Cover image for Love to Langston
Title:
Love to Langston
Author:
Medina, Tony.
Personal Author:
Edition:
First edition.
Publication Information:
New York : Lee & Low Books, 2002.
Physical Description:
1 volume (unpaged) : color illustrations ; 28 cm
Summary:
A series of poems written from the point of view of the poet Langston Hughes, offering an overview of key events and themes in his life.
Language:
English
Reading Level:
NP Lexile.
Program Information:
Accelerated Reader AR LG 4.5 0.5 75459.

Reading Counts RC 3-5 3.7 2 Quiz: 32800 Guided reading level: P.
ISBN:
9781584300410
Format :
Book

Available:*

Library
Call Number
Material Type
Home Location
Status
Central Library PS3563.E2414 L68 2002 Juvenile Non-Fiction Childrens Area-Black History
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Newstead Library PS3563.E2414 L68 2002 Juvenile Non-Fiction Biography
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Clarence Library PS3563.E2414 L68 2002 Juvenile Non-Fiction Open Shelf
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East Delavan Branch Library PS3563.E2414 L68 2002 Juvenile Non-Fiction Open Shelf
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On Order

Summary

Summary

Fourteen poems offer young readers an exciting glimpse into the life of Langston Hughes, one of America's most beloved poets. Each poem explores important themes in Hughes's life--his lonely childhood, his love of language and travel, and his dream of writing poetry. Full-color illustrations.


Author Notes

Tony Medina is a key figure in the current spoken-word poetry scene. He is the author of several collections of poems. He lives in New York City.

(Bowker Author Biography)


Reviews 3

Booklist Review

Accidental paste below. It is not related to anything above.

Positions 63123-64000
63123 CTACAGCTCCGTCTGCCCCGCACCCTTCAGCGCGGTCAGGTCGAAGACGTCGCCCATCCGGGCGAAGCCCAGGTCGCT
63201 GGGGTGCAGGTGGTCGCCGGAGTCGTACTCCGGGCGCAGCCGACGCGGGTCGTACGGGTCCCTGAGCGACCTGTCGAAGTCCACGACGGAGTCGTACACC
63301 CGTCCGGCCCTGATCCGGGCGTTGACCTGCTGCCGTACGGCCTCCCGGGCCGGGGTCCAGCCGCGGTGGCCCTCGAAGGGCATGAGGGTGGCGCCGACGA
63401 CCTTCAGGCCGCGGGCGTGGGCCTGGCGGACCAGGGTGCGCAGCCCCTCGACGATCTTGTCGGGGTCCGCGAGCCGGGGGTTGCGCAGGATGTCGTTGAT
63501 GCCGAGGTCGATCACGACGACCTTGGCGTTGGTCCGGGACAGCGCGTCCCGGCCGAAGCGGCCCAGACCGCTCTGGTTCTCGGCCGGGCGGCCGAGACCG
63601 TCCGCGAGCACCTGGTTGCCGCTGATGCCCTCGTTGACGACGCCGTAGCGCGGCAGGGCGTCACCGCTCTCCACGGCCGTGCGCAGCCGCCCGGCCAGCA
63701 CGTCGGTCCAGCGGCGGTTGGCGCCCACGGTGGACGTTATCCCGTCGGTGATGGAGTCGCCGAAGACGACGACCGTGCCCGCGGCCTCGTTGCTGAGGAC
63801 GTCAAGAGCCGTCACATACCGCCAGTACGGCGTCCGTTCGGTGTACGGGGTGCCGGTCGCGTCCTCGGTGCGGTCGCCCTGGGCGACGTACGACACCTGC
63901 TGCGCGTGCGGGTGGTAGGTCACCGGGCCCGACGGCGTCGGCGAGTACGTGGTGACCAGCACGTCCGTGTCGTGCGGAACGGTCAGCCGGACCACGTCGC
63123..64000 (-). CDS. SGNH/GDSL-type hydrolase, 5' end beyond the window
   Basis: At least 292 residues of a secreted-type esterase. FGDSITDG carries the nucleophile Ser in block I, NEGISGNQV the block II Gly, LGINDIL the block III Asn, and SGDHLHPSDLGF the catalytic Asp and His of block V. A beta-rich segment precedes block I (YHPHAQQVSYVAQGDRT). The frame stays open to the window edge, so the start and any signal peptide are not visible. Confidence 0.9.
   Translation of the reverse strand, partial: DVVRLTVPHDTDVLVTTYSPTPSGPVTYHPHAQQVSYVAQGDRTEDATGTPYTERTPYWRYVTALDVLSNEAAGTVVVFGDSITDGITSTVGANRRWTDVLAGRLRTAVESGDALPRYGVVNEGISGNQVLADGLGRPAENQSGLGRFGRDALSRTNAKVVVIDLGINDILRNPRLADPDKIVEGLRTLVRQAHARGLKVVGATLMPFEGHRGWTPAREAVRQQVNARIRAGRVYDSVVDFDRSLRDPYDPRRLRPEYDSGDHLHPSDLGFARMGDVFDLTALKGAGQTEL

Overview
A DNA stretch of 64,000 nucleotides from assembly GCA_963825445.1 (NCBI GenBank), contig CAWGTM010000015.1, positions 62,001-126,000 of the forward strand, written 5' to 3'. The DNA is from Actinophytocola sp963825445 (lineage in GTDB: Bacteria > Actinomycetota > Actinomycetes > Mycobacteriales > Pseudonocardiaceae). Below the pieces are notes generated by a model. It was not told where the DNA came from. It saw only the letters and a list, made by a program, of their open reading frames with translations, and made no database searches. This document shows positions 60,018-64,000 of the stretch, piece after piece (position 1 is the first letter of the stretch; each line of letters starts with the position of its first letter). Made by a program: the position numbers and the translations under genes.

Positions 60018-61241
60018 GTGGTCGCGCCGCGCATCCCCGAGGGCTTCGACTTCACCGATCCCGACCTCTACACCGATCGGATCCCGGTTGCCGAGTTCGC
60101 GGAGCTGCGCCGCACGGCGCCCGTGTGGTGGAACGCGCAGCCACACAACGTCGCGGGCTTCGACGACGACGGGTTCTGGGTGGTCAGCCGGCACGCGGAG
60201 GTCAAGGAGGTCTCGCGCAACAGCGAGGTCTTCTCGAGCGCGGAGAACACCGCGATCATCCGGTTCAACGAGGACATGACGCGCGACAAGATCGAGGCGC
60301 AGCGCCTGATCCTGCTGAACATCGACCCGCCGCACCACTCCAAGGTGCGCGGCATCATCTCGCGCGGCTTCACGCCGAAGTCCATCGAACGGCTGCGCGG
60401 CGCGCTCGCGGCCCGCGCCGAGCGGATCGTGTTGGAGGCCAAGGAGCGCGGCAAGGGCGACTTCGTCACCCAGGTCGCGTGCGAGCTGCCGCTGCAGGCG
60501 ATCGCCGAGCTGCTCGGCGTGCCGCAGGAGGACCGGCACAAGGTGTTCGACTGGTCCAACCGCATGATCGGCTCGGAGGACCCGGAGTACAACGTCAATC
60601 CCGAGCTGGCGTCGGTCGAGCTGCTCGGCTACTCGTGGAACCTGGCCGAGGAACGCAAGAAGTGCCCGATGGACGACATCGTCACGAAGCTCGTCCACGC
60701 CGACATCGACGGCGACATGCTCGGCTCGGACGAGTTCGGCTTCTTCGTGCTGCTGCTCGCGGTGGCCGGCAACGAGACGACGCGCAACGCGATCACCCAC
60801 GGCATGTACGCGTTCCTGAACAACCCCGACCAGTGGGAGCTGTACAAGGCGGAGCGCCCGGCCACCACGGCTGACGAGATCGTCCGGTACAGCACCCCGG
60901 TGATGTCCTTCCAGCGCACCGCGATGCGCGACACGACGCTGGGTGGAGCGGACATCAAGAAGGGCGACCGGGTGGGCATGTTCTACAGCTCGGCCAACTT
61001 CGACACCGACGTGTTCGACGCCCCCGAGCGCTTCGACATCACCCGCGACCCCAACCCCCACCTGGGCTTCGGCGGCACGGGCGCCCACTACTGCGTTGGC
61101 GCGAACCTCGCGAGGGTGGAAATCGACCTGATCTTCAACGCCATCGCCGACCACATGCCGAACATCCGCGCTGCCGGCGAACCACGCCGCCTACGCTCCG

These four new titles add to the growing number of books about Hughes published for young people. Rhynes' I, Too, Sing America, in the World Writers series, is the most traditional biography of the group. Chapters follow Hughes' life from birth to death, covering major relationships and events, as well as Hughes' intellectual and artistic ideas and efforts. The text is informative but dry, often switching abruptly between events. Best are the numerous quotes and the links between Hughes' work and personal life and descriptions that show the difficulty of a writer's life. A chronology, extensive sources notes, and a bibliography will make this useful for reports, and browsers will like the black-and-white photos. Walker's picture-book-size biography Langston Hughes: American Poet, first published in 1974, returns to print with lively new artwork. It is an excellent introduction to Hughes, focusing mainly on his adolescence and early adulthood. The text is romanticized in places, but the engaging, anecdotal style is perfect for read-alouds, and the brief sentences and simple vocabulary make the book a good choice for beginning and struggling readers. Deeter's realistic paintings capture the text's pivotal moments. Medina's Love to Langston uses poetry to tell Hughes' life story, presenting traditional biographical information in appended notes. Many poems focus on events in Hughes' life, and Medina often uses verse to define historical terms: "Jim Crow is a law / that separates white and black / making white feel better / and black feel left back." Some selections move beyond biography to celebrate Hughes' passions--jazz, literature, and the Harlem streets--and the sliding, syncopated beats and unexpected rhymes are reminiscent of spoken-word poetry. The art is uneven; the self-conscious, awkward angles of Christie's naive-style paintings are at odds with the celebratory mood of many poems, drowning out some of the subtle wordplay. Nonetheless, teachers and students will welcome this creative effort, particularly when the text is read with the concluding notes. In Visiting Langston, Perdomo offers a poetic tribute that celebrates Hughes' legacy rather than the events of his life. "Today I'm going to wear / My favorite pink blouse / I'm going with my daddy / to visit Langston's house," begins the rhymed text, written in an unnamed girl's voice. The child tells a bit about Hughes in a few oblique lines but mostly talks about herself--her likes and dislikes, her poetry, and the affinity she feels for Hughes. The brief lines sometimes scan awkwardly, interfering with the poem's momentum, but the girl's fierce pride, excitement, and curiosity will grab readers, as will Collier's exquisite collages, which mix rich textures, urban scenes, and contemporary people celebrating the impact of a legend's words. A page of facts and a listing of Hughes' works provide the only standard biographical information. The picture-book format may deter some older children, but many will be drawn to the book by its vibrant, sophisticated images, strong voice, and the speaker's powerful invitation to find oneself within the work and lives of legendary artists. Gillian Engberg